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What a crock: Ironton-made stoneware sells for record-breaking $177,000 at auction

A crock made in Ironton over 100 years ago recently broke sales records at auction on Saturday.

The 20-gallon, salt-glazed stoneware cooler is just over two-foot tall and features a bearded black man, handles that look like lizards and a turtle where a spigot goes.

It went for $177,000, a record high price for both an American-made face cooler and for a piece of stoneware produced in Ohio. It was sold to Pennsylvania dealers Frank Swala and Kelly Kinzle.

The seller, Crocker Farms of Sparks, Maryland, said William Wilbur, of Ironton, handcrafted it sometime around 1870. Their auction material called it “exceedingly rare and important.”

Brandt Zipp, a co-owner of Crocker Farms, said there are certain types of American stoneware that are particularly coveted by collectors, dealers and institutions.

“One of the key categories that has a lot of interest are these things that are typically referred to as ‘face vessels’ or they are more commonly called ‘face jugs,’” he said. “For some reason, they just captivate bidders and anyone interested in American stoneware. Part of it is the folk-art quality. And having a face on there is always interesting to people than certain other designs.”

Zipp said the Wilbur piece is very large and really striking.

“It really has a presence to it,” he said.

He also said the piece is unusual in that it was probably used as a water cooler in a public space like a hotel. He added, that to his knowledge, there are only two examples of water coolers with faces on them.

“So, the big size with the big face makes it one of the best face vessels known,” Zipp said.

The Wilbur piece first gained fame when it was featured on the PBS show, Antiques Roadshow, which was filmed in Louisville, Kentucky in 1998.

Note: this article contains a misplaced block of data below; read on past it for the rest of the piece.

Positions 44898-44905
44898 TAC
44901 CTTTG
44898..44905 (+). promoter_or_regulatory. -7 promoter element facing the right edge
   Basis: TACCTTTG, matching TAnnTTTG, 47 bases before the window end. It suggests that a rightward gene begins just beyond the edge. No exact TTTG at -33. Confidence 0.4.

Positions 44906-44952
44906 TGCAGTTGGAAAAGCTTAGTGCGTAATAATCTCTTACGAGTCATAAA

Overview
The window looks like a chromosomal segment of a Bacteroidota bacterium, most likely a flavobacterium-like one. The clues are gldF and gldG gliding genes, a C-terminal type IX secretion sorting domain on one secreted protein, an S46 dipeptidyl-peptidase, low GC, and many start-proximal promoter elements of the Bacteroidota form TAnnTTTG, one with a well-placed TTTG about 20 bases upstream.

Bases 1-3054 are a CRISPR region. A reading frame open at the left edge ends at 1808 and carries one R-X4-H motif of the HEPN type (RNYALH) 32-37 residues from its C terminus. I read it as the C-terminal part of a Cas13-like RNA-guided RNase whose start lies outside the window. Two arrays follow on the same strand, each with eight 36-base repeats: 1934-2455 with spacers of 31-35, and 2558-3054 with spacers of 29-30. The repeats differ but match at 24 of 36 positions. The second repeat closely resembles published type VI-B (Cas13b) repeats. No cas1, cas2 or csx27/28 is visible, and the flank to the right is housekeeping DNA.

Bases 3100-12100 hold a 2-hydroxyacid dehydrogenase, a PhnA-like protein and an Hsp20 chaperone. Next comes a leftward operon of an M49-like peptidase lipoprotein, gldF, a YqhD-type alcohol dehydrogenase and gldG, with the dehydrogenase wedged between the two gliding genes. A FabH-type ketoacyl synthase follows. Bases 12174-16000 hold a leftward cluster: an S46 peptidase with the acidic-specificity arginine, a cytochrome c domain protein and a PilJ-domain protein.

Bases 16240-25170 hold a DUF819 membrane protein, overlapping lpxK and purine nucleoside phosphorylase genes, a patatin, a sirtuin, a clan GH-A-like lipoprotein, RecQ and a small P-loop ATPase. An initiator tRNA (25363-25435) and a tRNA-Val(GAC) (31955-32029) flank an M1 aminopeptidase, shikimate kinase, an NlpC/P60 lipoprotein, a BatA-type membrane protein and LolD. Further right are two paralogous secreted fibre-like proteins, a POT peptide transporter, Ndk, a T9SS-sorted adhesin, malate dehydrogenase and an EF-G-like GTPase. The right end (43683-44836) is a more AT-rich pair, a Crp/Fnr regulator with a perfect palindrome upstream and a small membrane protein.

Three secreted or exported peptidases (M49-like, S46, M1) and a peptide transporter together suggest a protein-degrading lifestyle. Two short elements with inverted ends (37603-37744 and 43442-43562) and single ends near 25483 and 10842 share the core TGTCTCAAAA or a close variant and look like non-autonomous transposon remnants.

The owner had bought it and another crock for $52.50 at a yard sale. At the time, it was appraised for $30,000-$50,000.

The Antiques Roadshow appraiser noted the chipped nose.

“The fact that some might say, ‘Well, look, it’s got a great big chip.’ I don’t think it means any bit of difference whatsoever,” said Stephen L. Fletcher, of Skinner, Inc.  “And there are some hairline cracks, but, overall, it’s in fantastic condition. It made my heart beat when I saw this. In all my years of working in the auction business I never saw a piece to rival it.”

Zipp said it was a key moment for stoneware collectors. He added that it would occasionally pop up during a Google search and he wondered what ever happened to it.

“It was off the radar since 1998,” he said. The answer was that it was in a private collection, rather than being in a museum where people could see it.

A couple months ago, Crocker Farms got a message from the owner who wanted to sell it.

“It was so fun to see it in person,” Zipp said.

Brandt said that when he and his brother picked up the face cooler for the auction, they found the name “Willi[a]m Wilbur,” to the left of the face and they were able to tie it to Ironton.

During their research, they found that Wilbur started making stoneware in his family’s pottery business near Zanesville.

He served in the Civil War and, after the war, moved to Ironton around 1870 and began his own pottery business.

He later left Ironton for California in the late 1870s, where they think he continued to make pottery for a while longer.

Zipp said that not much is known of Wilbur’s life in California. He moved to Sacramento, but then the paper trail goes cold for a long stretch.

“The problem is the 1890 census is lost and we couldn’t find him in the 1900 census,” Zipp said. “So, I don’t know what he ended up doing out there. I do know he was a potter initially. My guess is he didn’t necessarily do that for very long, but I don’t know. By 1910, he was retired and living in Alameda County. He died in 1917. So, I don’t have a great story for him out there.”

To see the original Antiques Roadshow piece go to http://www.pbs.org/wgbh/roadshow/season/3/louisville-ky/appraisals/folk-art-jug-ca-1860–199803A53/